An azoospermic ejaculate or a “dry ejaculate”, as it is called in case of aspermia, might not be the end of the hopes of procreation. When a donor male accidentally dies or undergoes orchiectomy for medical reasons can still generate offspring. In both cases, the precious germplasm can be hidden in the epididymides as a treasure with great potential. Epididymal spermatozoa can be retrieved from ex vivo or in vivo testicles, can be cryopreserved and used in assisted reproductive technologies (ARTs). This review intends to shed light on these topics providing a critical analysis on recent results obtained in carnivores. From ex vivo testicles, spermatozoa can be collected by mincing the epididymal cauda in a Petri dish containing medium, or by flushing or squeezing epididymides and deferential ducts. Different techniques have been tested in humans to retrieve epididymal spermatozoa from in vivo testicles. We previously investigated the feasibility in dogs of one of these methods: the percutaneous epididymal sperm aspiration (PESA). The quality of gametes was similar to that of those collected from ex vivo testicles, although a wide variation in concentration amongst animals was observed1. During epididymal transit, functional and structural modifications leading to full maturation enable male gametes to reach, recognize and fertilize the oocytes. An extensive analysis has been conducted in cats and characteristics of the spermatozoa collected from six different epididymal regions have been described in detail2. We demonstrated that DNA integrity of feline epididymal spermatozoa seems to be independent from all the measured variables of sperm head morphology and morphometry3. In dogs, we showed that an acrosomal reshaping occurs during maturation from the proximal to the distal epididymal tract and that the migration of the cytoplasmic droplet occurs in the epididymal corpus. Thus, the highest sperm motility, acrosomal integrity and normal morphology is found in the cauda4. The fertilizing ability of fresh and frozen epididymal spermatozoa has been demonstrated in several mammalian species including carnivores. In vitro embryo production in cats have been successfully obtained with epididymal spermatozoa. In dogs, intravaginal and intrauterine artificial insemination with fresh and frozen epididymal spermatozoa resulted in pregnancies and in viable puppies. We found that DNA fragmentation is not affected by the freezing procedure further demonstrating that epididymal spermatozoa can be successfully cryopreserved5. The hidden treasure represented by epididymal spermatozoa deserves special attention and serious consideration for its potential use in the current reproductive technologies.  Varesi S, Vernocchi V, Faustini M, et al. Quality of canine spermatozoa retrieved by Percutaneous Epididymal Sperm Aspiration. J Small Anim Pract 2013;54:87-91.  Axnér E, Linde-Forsberg C, Einarsson S: Morphology and motility of spermatozoa from different regions of the epididymal duct in the domestic cat. Theriogenology 1999;52:767-778.  Vernocchi V, Morselli MG, Lange Consiglio A et al. DNA fragmentation and sperm head morphometry in cat epididymal spermatozoa. Theriogenology 2014;82:982-987.  Varesi S, Vernocchi V, Faustini M, et al. Morphological and acrosomal changes of canine spermatozoa during epididymal transit. Acta Vet Scand 2013;55:17.  Varesi S, Vernocchi V, Morselli MG, et al. DNA integrity of fresh and frozen canine epididymal spermatozoa. Reprod Biol 2014;14:257-261.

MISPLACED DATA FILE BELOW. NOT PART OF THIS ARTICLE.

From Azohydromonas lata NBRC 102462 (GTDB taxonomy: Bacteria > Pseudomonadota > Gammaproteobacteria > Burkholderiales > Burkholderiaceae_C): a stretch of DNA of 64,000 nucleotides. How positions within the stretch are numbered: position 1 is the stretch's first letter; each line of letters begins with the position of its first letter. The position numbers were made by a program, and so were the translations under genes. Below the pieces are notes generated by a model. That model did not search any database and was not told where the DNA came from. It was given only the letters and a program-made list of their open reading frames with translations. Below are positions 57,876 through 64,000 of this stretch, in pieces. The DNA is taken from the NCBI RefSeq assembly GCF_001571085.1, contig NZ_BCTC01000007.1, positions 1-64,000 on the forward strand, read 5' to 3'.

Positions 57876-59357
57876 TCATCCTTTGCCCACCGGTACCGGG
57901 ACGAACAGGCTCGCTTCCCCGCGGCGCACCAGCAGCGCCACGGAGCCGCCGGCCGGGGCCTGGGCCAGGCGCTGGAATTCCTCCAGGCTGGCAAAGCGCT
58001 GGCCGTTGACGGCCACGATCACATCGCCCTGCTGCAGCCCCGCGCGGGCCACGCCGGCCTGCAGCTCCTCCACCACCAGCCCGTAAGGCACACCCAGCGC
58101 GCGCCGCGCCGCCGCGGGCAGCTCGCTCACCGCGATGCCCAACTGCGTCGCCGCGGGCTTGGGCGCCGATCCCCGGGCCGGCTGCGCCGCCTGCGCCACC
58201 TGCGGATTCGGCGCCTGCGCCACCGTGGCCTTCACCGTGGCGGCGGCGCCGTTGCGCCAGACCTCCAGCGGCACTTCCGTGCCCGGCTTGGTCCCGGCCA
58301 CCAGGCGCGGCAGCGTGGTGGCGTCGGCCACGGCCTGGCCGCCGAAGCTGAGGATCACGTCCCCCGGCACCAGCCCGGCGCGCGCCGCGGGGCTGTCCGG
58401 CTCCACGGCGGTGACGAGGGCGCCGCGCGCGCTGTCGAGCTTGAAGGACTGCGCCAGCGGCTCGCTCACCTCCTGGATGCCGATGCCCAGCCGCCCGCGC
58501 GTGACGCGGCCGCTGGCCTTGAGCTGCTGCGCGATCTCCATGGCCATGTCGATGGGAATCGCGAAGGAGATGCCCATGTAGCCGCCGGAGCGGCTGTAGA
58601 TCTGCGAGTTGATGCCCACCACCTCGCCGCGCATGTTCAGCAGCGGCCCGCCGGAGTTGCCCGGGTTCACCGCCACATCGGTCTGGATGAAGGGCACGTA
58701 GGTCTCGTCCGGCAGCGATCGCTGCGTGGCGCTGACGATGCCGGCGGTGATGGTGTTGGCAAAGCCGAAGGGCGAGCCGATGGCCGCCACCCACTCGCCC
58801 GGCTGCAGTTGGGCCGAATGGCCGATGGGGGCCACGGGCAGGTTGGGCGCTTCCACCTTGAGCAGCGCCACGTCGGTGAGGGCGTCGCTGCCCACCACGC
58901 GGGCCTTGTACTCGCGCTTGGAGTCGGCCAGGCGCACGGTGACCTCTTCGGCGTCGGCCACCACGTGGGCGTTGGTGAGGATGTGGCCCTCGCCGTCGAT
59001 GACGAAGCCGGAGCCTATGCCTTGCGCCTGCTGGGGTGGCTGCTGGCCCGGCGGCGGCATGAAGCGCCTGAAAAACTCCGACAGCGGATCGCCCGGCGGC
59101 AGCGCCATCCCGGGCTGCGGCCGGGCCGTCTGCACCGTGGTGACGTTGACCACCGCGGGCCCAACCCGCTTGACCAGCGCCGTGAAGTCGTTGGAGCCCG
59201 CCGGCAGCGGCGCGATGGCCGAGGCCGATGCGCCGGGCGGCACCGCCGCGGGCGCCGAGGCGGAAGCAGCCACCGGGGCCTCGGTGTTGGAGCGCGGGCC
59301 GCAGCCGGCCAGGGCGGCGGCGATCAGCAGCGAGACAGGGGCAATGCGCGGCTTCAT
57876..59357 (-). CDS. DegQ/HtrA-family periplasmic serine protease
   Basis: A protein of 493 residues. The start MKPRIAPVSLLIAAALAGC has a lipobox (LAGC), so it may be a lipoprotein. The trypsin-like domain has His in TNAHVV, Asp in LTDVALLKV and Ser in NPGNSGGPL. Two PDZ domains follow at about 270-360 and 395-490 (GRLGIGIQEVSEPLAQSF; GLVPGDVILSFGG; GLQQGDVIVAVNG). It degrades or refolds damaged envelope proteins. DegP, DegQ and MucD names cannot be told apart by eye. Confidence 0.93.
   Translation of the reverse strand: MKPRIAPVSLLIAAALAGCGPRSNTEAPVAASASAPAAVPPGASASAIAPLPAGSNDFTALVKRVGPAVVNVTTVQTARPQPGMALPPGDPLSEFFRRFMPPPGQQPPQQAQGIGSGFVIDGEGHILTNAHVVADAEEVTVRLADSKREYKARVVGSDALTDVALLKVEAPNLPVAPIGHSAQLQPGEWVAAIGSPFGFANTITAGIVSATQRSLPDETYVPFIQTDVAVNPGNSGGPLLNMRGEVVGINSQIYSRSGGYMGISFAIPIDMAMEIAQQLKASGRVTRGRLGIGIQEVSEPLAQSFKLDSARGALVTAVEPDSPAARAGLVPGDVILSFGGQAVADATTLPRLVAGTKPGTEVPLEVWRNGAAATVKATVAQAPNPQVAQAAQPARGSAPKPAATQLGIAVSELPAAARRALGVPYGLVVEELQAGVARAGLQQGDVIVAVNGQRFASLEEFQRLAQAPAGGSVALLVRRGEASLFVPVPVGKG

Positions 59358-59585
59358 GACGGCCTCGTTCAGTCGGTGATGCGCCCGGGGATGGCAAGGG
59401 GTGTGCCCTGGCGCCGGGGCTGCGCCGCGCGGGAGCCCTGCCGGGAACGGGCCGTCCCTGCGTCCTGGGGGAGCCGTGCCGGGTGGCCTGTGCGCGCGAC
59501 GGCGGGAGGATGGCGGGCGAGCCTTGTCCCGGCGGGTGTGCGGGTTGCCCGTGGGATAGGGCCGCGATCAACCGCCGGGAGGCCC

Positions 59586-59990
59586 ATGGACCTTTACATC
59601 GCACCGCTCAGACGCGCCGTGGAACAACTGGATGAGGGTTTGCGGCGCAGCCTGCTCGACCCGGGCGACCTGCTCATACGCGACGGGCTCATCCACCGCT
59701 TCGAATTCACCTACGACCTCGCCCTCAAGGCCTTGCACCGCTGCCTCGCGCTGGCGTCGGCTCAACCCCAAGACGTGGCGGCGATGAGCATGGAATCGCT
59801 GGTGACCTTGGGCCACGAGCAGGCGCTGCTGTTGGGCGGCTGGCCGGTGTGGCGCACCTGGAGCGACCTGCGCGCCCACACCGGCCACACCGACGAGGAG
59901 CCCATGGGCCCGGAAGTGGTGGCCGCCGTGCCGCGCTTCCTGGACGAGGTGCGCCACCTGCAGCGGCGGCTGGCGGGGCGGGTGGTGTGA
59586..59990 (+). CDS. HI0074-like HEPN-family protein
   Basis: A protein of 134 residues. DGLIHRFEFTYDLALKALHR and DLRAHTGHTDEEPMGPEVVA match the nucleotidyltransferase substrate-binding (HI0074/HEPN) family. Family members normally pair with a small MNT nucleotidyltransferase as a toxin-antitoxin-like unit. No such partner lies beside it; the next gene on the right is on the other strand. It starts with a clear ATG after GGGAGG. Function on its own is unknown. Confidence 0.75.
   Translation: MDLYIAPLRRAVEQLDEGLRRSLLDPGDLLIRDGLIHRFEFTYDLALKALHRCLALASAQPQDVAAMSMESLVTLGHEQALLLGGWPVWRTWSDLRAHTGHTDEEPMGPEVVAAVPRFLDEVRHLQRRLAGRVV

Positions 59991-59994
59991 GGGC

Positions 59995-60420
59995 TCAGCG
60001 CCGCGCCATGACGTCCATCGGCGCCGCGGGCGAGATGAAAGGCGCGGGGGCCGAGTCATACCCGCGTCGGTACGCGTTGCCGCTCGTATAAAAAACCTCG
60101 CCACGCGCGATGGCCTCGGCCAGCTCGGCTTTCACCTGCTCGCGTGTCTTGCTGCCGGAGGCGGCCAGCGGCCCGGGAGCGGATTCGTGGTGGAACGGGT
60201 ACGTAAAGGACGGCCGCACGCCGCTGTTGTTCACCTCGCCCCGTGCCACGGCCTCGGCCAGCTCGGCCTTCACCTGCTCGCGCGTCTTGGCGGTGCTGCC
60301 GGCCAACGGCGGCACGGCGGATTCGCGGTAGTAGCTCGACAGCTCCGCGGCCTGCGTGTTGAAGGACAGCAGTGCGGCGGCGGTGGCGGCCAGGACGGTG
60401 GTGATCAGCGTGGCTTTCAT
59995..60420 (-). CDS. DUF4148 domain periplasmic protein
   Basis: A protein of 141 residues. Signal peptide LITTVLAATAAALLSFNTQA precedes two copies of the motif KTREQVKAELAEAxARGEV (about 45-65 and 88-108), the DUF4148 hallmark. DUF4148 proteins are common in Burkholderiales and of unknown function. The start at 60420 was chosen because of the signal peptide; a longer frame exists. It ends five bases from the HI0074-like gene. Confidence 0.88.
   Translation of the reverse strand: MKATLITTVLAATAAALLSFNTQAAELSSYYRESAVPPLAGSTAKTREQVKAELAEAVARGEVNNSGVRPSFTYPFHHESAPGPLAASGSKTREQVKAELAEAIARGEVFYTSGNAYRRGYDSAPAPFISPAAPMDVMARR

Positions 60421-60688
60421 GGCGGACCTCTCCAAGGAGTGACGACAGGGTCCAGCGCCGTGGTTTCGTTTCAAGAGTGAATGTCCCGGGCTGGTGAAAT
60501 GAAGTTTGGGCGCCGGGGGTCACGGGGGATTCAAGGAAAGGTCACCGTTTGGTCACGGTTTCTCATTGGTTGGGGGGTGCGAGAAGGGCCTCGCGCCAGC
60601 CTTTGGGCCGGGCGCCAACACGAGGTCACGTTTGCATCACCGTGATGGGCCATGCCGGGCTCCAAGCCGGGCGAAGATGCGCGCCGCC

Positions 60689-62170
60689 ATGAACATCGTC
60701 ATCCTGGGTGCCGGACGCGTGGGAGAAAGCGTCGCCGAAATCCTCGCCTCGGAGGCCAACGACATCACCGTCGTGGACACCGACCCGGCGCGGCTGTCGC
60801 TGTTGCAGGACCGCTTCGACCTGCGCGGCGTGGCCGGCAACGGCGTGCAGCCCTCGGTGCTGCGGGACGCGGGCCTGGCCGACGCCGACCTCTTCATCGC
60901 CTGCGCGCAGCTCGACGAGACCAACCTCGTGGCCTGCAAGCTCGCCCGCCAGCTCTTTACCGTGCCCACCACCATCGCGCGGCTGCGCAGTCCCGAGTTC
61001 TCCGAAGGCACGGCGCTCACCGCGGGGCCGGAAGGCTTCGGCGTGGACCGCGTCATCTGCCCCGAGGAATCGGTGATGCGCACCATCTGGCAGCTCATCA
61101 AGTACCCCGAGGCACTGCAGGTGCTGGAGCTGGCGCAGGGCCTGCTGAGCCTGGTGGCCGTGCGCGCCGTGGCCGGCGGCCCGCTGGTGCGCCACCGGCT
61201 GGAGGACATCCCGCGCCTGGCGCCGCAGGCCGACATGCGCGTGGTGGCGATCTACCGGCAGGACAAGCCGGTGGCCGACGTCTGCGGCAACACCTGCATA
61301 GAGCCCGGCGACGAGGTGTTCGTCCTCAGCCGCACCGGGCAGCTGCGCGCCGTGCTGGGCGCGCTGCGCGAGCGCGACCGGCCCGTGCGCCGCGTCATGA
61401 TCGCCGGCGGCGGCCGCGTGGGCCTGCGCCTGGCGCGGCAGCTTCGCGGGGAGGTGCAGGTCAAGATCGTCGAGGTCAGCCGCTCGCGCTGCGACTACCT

Epididymal spermatozoa: a hidden treasure with great potential / G.C. Luvoni, M.G. Morselli. ((Intervento presentato al 8. convegno International Symposium on Canine and Feline Reproduction tenutosi a Paris nel 2016.
|Titolo:||Epididymal spermatozoa: a hidden treasure with great potential|
LUVONI, GAIA CECILIA RITA (Primo)
MORSELLI, MARIAGIORGIA (Secondo)
|Data di pubblicazione:||25-giu-2016|
|Parole Chiave:||dog; spermatozoa; epididymis|
|Settore Scientifico Disciplinare:||Settore VET/10 - Clinica Ostetrica e Ginecologia Veterinaria|
|Enti collegati al convegno:||EVSSAR (European Veterinary Society for Small Animal Reproduction)|
|Citazione:||Epididymal spermatozoa: a hidden treasure with great potential / G.C. Luvoni, M.G. Morselli. ((Intervento presentato al 8. convegno International Symposium on Canine and Feline Reproduction tenutosi a Paris nel 2016.|
|Appare nelle tipologie:||14 - Intervento a convegno non pubblicato|